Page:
I received an invitation to the 2019 World Medicine Conference from my friend/organizer. They knew how deeply invested I was (and still am) when it came to legal drug talks. I had two objectives for coming to the event: a) hear about scientific innovations, and b) support the friends who invited me.
Looking back, I can tell that the panelists have met my expectations and more. I learned of all the new medications for various illnesses, ready for mass production. I also got a fantastic view of the drugs that pharmaceutical companies were about to develop.
When it was the physicians’ turn to speak, a lot of them advised the public against self-medicating. It is an illegal practice that medical professionals always warn people about; however, their need to reiterate it means they’re getting ignored.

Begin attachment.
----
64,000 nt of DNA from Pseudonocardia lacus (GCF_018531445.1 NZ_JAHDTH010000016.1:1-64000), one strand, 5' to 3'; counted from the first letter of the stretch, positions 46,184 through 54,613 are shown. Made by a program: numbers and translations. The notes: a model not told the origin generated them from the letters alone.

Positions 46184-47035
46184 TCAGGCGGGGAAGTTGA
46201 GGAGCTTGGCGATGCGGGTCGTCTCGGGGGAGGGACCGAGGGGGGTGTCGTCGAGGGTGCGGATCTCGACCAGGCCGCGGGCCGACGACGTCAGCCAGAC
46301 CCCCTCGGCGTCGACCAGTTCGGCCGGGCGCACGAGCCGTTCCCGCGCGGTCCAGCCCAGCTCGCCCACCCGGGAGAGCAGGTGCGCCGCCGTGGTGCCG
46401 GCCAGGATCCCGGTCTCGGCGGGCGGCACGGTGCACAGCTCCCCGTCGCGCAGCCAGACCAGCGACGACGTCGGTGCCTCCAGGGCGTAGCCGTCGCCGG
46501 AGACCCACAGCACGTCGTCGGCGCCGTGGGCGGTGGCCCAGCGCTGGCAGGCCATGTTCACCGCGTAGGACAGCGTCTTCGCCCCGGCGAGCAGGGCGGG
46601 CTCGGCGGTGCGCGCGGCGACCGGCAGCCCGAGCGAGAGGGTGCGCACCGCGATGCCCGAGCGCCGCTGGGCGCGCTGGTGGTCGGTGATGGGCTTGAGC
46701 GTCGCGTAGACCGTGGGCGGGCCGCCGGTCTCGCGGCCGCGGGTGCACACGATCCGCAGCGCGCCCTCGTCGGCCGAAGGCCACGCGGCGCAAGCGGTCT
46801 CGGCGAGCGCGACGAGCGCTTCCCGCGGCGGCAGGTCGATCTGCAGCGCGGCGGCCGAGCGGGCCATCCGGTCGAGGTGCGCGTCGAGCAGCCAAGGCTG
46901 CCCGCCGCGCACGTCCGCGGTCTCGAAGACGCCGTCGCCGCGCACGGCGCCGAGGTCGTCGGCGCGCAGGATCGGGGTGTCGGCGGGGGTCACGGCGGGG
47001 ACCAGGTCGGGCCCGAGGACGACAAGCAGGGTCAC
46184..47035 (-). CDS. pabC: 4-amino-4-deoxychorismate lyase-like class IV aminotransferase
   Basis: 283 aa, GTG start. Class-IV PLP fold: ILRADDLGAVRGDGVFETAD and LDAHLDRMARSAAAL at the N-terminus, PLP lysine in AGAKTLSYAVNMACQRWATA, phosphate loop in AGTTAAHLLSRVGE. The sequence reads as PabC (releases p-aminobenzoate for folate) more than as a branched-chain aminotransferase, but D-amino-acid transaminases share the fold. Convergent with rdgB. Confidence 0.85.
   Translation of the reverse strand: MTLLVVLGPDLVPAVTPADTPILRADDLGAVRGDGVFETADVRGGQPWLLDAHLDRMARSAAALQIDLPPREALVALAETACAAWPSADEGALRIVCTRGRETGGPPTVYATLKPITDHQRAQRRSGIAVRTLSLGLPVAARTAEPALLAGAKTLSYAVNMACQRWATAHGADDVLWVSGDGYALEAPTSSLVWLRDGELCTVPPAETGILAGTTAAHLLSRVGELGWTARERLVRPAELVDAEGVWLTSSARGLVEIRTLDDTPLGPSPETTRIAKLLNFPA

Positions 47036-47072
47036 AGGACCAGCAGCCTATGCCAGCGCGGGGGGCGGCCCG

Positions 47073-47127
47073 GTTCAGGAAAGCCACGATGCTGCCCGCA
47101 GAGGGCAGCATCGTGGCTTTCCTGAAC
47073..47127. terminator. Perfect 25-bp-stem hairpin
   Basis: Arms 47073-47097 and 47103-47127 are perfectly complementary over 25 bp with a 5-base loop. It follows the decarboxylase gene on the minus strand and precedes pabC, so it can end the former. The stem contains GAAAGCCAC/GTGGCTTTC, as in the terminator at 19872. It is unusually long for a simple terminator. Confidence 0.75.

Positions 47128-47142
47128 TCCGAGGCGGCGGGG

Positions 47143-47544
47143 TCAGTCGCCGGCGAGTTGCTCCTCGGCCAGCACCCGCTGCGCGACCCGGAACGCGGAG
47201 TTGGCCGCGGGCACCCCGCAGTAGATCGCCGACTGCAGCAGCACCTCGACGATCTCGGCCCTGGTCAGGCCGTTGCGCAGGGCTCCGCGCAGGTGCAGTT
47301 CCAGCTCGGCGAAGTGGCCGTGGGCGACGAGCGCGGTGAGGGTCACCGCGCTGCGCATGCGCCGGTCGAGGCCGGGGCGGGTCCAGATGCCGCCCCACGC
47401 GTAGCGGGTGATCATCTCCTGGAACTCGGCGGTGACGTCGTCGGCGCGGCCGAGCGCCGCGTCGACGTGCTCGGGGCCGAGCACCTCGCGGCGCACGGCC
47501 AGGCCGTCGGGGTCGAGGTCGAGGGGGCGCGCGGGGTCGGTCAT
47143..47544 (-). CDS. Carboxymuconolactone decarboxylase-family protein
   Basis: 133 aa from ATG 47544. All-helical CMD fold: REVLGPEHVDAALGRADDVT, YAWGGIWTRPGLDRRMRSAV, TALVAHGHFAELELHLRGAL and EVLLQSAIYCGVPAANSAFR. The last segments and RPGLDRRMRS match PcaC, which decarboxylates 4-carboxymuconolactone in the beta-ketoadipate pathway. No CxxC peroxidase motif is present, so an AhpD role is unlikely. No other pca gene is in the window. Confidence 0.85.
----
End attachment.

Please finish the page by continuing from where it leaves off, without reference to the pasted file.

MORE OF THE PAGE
In hopes of supporting every physician’s crusade against self-medication, here are the primary reasons why you should do what you’re told.
The Dosage May Not Be Correct
Doctors typically prescribe drugs based on the patient’s symptoms and age. A dosage that’s lower than the recommended value can prolong the duration of the disease. A higher dosage than necessary, on the other hand, may cause dizziness, nausea, and other adverse effects.
The Type Of Medicine May Be Different
Many self-medicating individuals tend to rely on a previous prescription given for a somewhat related illness. Others turn to the internet to look for alternative treatments if the pharmacy refuses to sell the medications. The result is that you end up spending more than you should if you have gone straight to the doctor.
The Patient May Have A More Serious Illness
Self-medicating is a no-no because you don’t know if what you feel are not symptoms of a more severe illness. For instance, you may take ibuprofen when you get flu-like symptoms, assuming that it will go away. But then, these are also signs of severe viral disease. You can’t be sure about which is which unless the doctor says so.
Let’s think twice before thinking of self-medicating again.